Thank you Kristen! Making these today ❤️
I started sharing a few pictures of your recipes I make on my Instagram account. I would love to link your recipe and give you credit but honestly I’m not sure how to do it. ?
Also, when you develop new recipes, do you use existing recipes to start with and just make adjustments?
Happy Mothers Day?
Awesome, Bonnie! I hope you love them as much as we do :). Thank you for sharing the love. On Instagram, the only way to link externally is to change the link in your profile (click on edit profile and the drop the link in the website space). It’s kind of a pain to do this, so hopefully IG will change this in the future.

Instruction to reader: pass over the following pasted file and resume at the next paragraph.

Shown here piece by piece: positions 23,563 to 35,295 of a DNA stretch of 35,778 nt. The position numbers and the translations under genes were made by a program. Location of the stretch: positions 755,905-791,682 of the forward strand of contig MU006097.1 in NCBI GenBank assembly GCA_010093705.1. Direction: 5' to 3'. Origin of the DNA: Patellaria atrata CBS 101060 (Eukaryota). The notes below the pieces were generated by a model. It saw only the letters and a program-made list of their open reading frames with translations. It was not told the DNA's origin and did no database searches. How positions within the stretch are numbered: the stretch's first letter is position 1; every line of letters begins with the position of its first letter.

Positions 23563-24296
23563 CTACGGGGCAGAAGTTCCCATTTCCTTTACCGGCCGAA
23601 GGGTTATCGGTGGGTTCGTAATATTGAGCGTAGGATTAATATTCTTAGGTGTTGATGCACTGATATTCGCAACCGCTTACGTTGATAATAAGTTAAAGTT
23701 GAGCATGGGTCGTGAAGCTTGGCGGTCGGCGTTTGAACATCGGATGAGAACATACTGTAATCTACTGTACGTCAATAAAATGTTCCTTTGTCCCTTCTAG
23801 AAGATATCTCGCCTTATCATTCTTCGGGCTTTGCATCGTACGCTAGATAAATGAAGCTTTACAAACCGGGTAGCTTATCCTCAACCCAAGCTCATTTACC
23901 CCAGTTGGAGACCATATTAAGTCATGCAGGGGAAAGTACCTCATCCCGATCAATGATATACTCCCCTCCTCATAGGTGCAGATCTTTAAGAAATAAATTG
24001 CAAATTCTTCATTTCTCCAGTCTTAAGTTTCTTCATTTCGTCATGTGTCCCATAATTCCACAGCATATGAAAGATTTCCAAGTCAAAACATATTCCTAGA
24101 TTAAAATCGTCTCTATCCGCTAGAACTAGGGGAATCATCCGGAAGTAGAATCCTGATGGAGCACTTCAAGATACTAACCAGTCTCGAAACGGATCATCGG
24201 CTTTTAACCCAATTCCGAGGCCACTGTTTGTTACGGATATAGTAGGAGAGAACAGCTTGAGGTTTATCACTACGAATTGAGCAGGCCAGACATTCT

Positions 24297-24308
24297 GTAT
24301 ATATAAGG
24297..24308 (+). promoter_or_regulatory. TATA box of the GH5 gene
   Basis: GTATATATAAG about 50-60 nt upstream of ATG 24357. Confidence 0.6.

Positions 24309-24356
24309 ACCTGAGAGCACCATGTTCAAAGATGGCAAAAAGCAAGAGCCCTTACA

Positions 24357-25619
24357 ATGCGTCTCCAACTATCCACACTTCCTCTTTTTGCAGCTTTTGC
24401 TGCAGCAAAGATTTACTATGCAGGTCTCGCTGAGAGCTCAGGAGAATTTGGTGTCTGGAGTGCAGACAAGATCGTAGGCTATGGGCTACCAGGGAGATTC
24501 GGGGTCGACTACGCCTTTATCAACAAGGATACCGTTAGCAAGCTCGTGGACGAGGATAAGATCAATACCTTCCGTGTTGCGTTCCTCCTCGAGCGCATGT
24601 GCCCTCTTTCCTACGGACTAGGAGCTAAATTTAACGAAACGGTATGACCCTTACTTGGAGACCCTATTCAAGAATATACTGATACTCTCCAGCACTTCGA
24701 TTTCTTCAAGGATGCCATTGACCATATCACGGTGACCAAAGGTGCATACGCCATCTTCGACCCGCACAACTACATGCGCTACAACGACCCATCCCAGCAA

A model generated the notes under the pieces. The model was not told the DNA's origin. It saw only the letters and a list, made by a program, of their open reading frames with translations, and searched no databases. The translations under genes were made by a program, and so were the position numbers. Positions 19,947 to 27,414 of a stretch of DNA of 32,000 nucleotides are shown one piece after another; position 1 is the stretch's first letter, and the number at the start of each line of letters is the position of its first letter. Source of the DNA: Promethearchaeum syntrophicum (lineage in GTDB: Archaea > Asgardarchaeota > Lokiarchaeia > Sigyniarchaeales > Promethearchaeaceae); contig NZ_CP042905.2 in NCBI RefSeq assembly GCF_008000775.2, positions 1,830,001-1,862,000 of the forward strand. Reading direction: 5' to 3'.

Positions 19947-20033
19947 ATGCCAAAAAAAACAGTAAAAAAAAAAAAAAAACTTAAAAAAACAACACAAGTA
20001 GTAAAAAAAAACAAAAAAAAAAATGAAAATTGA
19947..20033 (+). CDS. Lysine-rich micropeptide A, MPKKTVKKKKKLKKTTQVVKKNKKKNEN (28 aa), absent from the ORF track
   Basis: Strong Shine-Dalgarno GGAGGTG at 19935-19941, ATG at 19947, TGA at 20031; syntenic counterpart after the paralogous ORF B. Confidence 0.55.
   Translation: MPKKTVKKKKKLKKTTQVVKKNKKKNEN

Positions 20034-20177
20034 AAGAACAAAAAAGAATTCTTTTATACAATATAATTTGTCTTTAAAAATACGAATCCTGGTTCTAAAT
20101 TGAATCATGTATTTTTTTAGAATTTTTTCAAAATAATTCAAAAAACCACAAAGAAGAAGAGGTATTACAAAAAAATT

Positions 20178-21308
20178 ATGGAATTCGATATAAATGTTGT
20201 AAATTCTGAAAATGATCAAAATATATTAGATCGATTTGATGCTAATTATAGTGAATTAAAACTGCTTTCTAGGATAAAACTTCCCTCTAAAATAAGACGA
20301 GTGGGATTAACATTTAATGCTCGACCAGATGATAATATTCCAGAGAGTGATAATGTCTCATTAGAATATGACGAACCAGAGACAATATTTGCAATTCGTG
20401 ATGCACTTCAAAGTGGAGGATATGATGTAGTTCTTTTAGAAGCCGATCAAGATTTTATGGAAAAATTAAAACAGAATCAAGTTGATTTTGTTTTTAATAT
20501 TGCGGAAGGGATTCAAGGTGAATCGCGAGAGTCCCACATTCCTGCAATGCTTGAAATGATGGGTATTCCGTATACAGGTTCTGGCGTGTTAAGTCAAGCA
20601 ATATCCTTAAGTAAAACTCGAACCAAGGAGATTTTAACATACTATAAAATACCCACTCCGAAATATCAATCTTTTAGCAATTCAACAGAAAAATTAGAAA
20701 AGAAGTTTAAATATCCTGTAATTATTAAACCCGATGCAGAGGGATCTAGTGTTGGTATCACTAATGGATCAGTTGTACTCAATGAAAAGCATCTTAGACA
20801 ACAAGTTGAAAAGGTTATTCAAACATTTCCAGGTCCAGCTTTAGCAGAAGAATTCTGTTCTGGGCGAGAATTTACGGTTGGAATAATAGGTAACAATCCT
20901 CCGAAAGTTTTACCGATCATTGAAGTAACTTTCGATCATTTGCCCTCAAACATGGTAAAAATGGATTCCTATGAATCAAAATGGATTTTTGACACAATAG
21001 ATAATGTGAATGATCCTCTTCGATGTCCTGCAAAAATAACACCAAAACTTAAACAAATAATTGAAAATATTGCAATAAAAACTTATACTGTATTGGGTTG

Also, use the hashtag #livesimplyblog when you make something and share it on IG. If your account is public, I’ll be able to see it. I love to see what people are making.
At this point, I have formulas/ratios for basic recipes (muffins, pancakes, waffles, etc) and then tweak the amounts each time I create a new recipe. The tricky part is getting the ratios right for various flours, since each flour can greatly differ. For this recipe, I knew almond flour would be the dominant flour, but a starch would be needed as well. So I just started playing around with amounts.